Kazakh Dam Could Save Northern Aral Sea, But Kill Southern Portion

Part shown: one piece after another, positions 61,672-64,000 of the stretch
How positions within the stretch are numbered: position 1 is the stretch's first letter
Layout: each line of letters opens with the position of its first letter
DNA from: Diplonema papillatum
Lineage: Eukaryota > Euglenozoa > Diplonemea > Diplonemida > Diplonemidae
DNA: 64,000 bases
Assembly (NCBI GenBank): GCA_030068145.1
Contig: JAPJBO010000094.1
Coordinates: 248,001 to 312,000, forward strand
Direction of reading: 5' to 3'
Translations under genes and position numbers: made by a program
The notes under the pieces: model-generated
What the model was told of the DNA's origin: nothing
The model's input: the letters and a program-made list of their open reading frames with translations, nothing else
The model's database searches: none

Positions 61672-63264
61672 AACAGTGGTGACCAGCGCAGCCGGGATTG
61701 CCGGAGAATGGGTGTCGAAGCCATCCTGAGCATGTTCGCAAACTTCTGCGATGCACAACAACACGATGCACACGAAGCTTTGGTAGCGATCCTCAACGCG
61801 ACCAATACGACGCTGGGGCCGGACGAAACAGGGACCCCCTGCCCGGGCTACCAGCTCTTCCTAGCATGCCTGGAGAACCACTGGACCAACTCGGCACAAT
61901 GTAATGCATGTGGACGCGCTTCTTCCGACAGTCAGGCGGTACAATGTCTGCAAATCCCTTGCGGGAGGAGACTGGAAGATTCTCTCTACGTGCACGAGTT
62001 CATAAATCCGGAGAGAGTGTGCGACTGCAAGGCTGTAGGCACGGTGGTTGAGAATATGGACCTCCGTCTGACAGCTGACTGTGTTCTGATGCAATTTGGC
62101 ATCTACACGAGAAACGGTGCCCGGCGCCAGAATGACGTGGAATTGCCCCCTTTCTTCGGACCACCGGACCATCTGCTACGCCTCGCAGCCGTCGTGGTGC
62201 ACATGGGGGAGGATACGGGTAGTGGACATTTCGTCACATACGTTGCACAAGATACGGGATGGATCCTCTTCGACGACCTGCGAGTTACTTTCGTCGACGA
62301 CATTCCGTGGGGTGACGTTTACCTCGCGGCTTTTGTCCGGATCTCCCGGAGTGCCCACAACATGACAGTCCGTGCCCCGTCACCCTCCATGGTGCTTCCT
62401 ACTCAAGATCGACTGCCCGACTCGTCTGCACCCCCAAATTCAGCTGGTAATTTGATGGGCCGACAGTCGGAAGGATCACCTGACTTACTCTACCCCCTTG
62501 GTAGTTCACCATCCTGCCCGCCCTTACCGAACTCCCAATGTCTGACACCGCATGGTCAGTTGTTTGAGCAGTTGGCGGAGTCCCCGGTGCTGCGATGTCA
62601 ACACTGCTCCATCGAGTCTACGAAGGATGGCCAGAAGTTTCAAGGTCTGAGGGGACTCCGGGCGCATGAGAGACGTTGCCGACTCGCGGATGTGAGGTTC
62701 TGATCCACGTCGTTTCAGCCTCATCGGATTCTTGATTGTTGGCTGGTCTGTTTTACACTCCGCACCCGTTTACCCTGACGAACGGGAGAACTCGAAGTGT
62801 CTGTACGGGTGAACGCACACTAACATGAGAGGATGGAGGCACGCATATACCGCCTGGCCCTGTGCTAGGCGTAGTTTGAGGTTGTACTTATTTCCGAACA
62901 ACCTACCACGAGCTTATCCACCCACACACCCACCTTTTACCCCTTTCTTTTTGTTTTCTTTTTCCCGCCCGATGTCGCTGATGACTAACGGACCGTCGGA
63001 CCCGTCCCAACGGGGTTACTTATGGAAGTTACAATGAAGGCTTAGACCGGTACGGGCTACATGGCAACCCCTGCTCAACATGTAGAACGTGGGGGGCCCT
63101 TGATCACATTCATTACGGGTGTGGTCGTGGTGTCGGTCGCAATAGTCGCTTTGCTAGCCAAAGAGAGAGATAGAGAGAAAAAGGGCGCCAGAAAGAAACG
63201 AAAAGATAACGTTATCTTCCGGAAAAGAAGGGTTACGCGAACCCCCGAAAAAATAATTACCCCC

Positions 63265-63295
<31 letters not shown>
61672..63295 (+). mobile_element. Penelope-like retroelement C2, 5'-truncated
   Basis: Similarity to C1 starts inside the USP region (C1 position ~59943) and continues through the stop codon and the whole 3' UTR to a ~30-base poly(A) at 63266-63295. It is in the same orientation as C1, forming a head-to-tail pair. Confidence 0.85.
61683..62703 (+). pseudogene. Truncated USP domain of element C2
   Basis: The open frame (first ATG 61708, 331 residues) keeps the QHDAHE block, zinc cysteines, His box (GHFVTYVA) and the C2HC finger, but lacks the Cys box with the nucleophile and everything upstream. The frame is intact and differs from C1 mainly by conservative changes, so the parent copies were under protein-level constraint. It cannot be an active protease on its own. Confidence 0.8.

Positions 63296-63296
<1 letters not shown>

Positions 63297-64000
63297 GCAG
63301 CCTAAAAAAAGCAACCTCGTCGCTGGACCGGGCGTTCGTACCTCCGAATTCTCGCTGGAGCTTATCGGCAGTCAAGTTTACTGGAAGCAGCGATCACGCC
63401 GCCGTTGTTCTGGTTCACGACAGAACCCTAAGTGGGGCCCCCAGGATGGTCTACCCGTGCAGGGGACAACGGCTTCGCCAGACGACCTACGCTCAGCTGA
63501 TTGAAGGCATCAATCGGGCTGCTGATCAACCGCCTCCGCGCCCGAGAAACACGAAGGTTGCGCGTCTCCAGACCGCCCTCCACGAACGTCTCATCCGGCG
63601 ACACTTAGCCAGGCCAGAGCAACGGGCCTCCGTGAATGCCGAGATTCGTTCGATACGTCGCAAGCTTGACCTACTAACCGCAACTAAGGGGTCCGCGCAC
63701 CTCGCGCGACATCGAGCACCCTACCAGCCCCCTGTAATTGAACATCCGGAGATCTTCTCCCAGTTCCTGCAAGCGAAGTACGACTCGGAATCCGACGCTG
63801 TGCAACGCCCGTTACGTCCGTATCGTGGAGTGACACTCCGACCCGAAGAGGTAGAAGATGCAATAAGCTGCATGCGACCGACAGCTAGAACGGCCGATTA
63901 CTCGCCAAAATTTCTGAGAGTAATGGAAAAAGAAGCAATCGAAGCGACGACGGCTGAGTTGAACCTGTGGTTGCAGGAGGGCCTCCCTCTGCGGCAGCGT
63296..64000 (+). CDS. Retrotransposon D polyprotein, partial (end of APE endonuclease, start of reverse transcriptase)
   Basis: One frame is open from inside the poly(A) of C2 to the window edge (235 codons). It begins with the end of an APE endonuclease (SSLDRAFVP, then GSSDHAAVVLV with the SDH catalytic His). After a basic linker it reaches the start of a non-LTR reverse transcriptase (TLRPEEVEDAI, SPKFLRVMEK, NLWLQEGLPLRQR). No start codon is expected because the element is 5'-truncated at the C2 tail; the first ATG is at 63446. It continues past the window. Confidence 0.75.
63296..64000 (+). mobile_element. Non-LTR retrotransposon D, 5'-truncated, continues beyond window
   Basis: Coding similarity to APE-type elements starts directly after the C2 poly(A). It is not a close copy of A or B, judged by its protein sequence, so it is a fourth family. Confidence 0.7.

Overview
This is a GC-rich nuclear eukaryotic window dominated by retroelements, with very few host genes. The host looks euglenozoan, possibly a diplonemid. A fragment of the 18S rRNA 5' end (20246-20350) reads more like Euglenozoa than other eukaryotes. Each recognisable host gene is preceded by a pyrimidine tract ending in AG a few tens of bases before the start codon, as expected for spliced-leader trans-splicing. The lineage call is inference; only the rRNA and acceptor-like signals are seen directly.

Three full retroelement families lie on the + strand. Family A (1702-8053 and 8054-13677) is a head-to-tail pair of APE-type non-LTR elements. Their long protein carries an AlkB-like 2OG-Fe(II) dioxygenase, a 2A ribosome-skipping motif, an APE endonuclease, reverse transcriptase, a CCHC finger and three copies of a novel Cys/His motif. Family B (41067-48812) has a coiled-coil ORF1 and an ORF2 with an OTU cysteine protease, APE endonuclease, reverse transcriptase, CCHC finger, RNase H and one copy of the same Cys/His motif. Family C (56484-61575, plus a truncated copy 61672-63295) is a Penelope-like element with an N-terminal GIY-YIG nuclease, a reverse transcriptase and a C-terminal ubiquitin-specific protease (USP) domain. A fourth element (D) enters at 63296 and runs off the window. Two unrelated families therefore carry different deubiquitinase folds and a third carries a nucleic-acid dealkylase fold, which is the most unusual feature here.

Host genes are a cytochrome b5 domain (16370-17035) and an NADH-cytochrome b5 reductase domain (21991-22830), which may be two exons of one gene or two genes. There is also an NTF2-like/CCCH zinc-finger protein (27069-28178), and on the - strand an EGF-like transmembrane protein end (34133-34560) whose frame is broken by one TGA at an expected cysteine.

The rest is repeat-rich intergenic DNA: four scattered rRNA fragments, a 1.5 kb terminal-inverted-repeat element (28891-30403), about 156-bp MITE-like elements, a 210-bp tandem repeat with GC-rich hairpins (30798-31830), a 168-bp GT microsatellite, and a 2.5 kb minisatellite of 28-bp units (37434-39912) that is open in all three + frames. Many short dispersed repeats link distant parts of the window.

A seven-mile dam now under construction could mean total devastation for a large southern section of the already beleaguered Aral Sea, which straddles the border between Kazakhstan and Uzbekistan in Central Asia. Once the world’s fourth largest inland sea, the Aral has lost half its depth and 90 percent of its volume over the past 40 years; many of its troubles began decades ago, when the USSR drew large amounts of water out of the sea in order to irrigate cotton and rice fields in the desert. Experts consider the Aral’s decline to be one of the worst human-caused ecological disasters in history, one which has been disastrous for local people who formerly earned their livings as fishers and farmers. In an effort to restore the northern part of the sea, Kazakhstan is building a dam that will keep the waters of a major tributary confined to a small area, but this will leave much of the rest of the sea without water.
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